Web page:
According to just about every industry consultant I’ve ever known, businesses are supposed to have well-defined processes that move the work along in a series of orderly steps. Those who execute the various steps are fungible — interchangeable, except for the specific skills and knowledge they use to carry out their role in the grand process.
It’s actually more than that: Businesses, many assert, are nothing more than collections of processes — equivalent, perhaps, to a physicist asserting that the universe is nothing more than its energy flows. Matter, in this view, is only important as the stuff energy acts on to demonstrate its presence.
But matter does matter, and the universe, we’re starting to realize, consists of far more than matter and energy: There’s dark matter, dark energy, antigravity (Einstein’s cosmological constant), and virtual particles (which are matter, but only temporarily). Not to mention the additional 6 spatial dimensions beyond length, width, height and time that string theory requires. The universe is, clearly, far stranger than it appears. Not as strange as the average corporation, to be sure, but strange nonetheless.
But I digress.
Viewed from one, narrow angle, businesses are collections of processes. It’s a useful perspective for organizational engineering. It’s dreadfully incomplete, though, when your goal is to actually improve things. That’s because the starting point for an efficient business isn’t the design of efficient processes. That comes second.
What comes first? Trust among the parties who design the process, staff it, and use it. Relationships, to choose a word. Anyone who has been through a successful process redesign and implementation knows this, although many don’t know they know it.
Successful process redesigns involve all stakeholders, or at least representatives of all stakeholder groups. There are three reasons for doing so. The first, least important reason is that every stakeholder group knows something nobody else knows, and unless the process design takes that something into account, it won’t be able to accommodate all of the situations the world will throw at it.
The second, more important reason is to build confidence in the new process on the part of all stakeholders. Without that confidence, everyone will simply do things the old way, because they know it works and have no faith in the newly designed alternative.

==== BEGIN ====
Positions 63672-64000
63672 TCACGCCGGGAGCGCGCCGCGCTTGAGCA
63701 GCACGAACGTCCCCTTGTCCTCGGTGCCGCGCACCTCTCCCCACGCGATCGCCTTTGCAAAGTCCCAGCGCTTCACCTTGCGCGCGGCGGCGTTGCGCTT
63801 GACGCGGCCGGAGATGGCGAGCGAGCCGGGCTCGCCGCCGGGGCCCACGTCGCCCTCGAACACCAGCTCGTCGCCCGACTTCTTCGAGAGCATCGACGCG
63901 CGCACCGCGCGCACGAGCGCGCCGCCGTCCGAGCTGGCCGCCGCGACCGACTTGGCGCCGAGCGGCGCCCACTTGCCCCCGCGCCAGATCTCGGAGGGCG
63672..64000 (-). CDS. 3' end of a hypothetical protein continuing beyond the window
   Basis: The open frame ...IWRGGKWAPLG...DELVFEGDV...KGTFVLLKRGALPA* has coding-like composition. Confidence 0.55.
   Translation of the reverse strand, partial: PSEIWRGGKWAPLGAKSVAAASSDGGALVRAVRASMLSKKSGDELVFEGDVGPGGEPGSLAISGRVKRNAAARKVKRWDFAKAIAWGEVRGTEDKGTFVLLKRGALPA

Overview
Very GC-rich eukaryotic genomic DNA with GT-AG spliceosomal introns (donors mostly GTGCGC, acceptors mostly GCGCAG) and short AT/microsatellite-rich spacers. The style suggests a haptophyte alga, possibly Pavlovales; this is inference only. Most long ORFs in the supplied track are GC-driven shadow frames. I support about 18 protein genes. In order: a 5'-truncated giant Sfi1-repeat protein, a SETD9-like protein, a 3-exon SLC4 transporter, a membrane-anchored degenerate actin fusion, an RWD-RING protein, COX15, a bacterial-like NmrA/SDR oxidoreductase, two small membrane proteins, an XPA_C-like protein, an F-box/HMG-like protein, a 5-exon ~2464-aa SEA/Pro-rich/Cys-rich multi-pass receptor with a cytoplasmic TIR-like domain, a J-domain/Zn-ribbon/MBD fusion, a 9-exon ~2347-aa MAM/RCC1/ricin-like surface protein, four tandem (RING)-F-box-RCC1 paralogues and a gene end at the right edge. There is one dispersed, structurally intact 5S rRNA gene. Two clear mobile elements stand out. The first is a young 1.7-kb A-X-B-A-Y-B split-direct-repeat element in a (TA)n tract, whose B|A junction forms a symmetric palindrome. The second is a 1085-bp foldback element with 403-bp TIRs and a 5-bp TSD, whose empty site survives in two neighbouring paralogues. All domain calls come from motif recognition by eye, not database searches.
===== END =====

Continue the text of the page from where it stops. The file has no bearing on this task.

The third, most important reason is to build relationships — to build trust on the part of everyone involved in each other. Those who make use of the process have to trust those who staff the process to do their work properly, just as those who staff the process need to trust that those who make use of it won’t bypass it the moment it appears the least bit inconvenient. Those who staff the process also have to trust each other — trust, that is, that all will play their parts properly.
That’s a whole lot of trust for a corporate environment. Is it any wonder one of the most important skills in many corporations is knowing how to bypass the formal processes and procedures, using relationships to “get things done”?
But every time someone bypasses the processes and procedures to get things done they damage the organization a bit. If the processes and procedures are badly designed that might be a good idea: Damaging a mindless bureaucracy is akin to damaging a logjam. Damage isn’t always a bad thing.
Most processes and procedures, however, are appropriate for the situation, simply inconvenient to those who, accustomed to privilege, are looking for inappropriate attention or importance. Each time one of them bypasses the process, it breaks the whole system a little more.
That brings up one of the most difficult challenges faced by any process engineer: Determining whether the existing process really is sufficiently broken that it should be replaced, or whether the problems aren’t with the process, but with the relationships among those who are supposed to use it.
If the problems are with the relationships, redesigning the process will only improve the situation by accident. If the problem does, on the other hand, involve an inefficient process, one of the first places to look when finding ways to streamline the workflow is to eliminate delays created by the need for multiple signatures and approvals — the result, ironically enough, of distrust.
Which is to say, many bad process designs are both the result of a lack of trust, and its cause.